C549-2 Yellow Rx (car ECU to PC) White w/ yellow
C549-3 Orange Tx (PC to car ECU) Black w/ green

TE Connectivity 172201 pin numbering


Protocol

The ECU's diagnostic port uses a serial protocol, with 8 data bits, no parity, and 1 stop bit, running at 9600 bps.

When a diagnotic tool (or PC running diagnostic software) is first connected to the ECU, it must send an initialization sequence to enable further communication. I haven't looked inside the SPi MEMS firmware and I've only run experiments with a single car, so I can't provide any further insight on the meaning of this sequence. I'd certainly like to hear from anyone who has more information. Note that the first byte returned by the ECU appears to always be an echo of the command byte.

Table 2: Initialization sequence. Values in hex.
Sent by tool Response from ECU (MNE101170) Response from ECU (MNE101070)
CA CA CA
75 75 75
D0 D0 99 00 03 03 D0 99 00 02 03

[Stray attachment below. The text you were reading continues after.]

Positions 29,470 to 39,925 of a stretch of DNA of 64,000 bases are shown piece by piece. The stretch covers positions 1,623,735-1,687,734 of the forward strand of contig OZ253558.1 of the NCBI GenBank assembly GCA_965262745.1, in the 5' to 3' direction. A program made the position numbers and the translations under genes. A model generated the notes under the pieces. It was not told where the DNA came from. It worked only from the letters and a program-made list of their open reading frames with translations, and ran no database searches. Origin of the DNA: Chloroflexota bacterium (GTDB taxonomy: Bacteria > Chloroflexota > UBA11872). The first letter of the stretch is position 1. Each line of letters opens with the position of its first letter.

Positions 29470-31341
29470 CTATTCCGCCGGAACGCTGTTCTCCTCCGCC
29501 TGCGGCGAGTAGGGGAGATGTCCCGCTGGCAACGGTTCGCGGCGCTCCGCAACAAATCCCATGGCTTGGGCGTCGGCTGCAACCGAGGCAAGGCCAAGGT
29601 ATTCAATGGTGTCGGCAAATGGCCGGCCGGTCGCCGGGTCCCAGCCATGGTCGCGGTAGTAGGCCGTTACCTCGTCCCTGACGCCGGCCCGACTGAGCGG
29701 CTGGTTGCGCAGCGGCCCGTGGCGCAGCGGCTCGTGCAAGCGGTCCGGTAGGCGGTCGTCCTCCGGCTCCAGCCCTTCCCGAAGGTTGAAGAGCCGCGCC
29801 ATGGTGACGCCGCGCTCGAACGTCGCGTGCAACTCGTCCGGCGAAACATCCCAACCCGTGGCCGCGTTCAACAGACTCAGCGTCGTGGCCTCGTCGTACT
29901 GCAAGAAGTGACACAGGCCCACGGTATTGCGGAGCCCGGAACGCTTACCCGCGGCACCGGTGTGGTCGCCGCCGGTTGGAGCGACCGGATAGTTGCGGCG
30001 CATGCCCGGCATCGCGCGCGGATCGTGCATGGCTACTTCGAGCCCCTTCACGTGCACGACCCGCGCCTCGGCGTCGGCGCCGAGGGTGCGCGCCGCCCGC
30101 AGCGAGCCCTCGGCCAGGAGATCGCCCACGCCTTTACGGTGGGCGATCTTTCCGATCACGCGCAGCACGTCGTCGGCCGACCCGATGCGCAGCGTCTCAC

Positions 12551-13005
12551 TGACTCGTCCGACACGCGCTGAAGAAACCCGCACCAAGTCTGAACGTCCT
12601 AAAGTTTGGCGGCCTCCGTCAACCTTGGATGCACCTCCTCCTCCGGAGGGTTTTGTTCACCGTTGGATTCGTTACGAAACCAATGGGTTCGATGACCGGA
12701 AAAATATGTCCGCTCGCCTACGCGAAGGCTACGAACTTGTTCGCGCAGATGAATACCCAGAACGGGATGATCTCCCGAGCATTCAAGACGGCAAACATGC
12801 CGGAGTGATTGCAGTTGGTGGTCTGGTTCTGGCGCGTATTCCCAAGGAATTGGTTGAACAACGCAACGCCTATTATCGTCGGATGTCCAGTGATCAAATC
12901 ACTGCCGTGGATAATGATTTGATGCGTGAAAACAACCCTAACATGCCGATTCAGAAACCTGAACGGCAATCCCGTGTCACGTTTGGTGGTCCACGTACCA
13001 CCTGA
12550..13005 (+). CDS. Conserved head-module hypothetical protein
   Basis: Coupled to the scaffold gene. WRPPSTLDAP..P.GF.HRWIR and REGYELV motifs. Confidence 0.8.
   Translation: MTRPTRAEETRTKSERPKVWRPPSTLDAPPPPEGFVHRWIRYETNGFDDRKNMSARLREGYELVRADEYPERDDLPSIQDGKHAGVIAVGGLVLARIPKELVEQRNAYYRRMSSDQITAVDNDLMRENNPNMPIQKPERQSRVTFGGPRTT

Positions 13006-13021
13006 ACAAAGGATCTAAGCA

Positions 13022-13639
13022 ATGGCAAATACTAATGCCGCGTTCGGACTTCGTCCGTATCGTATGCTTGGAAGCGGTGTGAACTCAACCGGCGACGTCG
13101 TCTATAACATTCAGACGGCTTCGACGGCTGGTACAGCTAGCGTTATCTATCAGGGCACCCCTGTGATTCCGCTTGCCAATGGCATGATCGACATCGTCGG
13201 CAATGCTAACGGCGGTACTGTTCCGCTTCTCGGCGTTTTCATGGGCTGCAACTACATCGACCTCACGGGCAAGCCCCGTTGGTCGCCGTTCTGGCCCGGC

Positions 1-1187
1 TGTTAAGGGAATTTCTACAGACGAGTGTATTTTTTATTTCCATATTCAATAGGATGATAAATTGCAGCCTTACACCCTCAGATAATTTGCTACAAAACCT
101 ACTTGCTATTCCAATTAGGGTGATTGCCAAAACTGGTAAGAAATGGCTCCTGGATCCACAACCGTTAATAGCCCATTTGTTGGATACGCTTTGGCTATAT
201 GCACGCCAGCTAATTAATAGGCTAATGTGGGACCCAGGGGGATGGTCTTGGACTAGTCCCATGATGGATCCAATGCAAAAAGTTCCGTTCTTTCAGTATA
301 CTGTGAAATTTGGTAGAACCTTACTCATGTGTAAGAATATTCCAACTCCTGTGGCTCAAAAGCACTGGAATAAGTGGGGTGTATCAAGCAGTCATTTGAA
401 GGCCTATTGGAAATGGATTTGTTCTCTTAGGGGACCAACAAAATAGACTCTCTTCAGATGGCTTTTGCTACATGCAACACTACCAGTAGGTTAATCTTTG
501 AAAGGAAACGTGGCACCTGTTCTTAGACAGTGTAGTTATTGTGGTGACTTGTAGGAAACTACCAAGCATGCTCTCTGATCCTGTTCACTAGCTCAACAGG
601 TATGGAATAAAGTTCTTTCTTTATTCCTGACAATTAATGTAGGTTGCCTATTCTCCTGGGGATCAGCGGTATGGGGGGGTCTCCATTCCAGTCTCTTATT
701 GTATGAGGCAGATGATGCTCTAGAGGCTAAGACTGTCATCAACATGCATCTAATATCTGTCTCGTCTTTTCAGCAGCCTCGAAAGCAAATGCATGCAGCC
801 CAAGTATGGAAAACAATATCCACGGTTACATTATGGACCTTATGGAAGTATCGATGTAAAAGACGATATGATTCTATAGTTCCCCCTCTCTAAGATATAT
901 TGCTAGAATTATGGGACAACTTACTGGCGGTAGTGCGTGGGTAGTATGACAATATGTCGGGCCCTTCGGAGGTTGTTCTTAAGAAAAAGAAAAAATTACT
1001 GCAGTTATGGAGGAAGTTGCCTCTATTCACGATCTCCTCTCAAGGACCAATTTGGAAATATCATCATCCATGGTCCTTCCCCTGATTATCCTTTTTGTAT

Once the initialization sequence is complete, any of several single-byte commands may be sent to the ECU. They are described in Table 4.

Some of the commands appear to increment or decrement settings that have a predefined range. The settings that I've found are described in Table 3.

Table 3: Software counters/settings used in the firmware on MNE101170. All values in hex.
Setting Default value Minimum Maximum Decremented by command(s) Incremented by command(s)
Fuel trim 8A 00 FE 7A and 7C 79 and 7B
Idle decay 23 0A 3C 8A 89
Idle speed 80 78 88 92 91
Ignition advance offset 80 74 8C 94 93

Although some of the actuators have pairs of on/off commands to drive them, I've found that the system fitted to the Mini SPi will actually turn off the AC relay, PTC relay, and fuel pump relay automatically after a short time (i.e. without requiring the 'off' command). The 'off' command is acknowledged by the ECU, but apparently has no effect.

Table 4: Protocol command bytes (values in hex)
Command byte (sent to ECU) Description Response from ECU (MNE101170)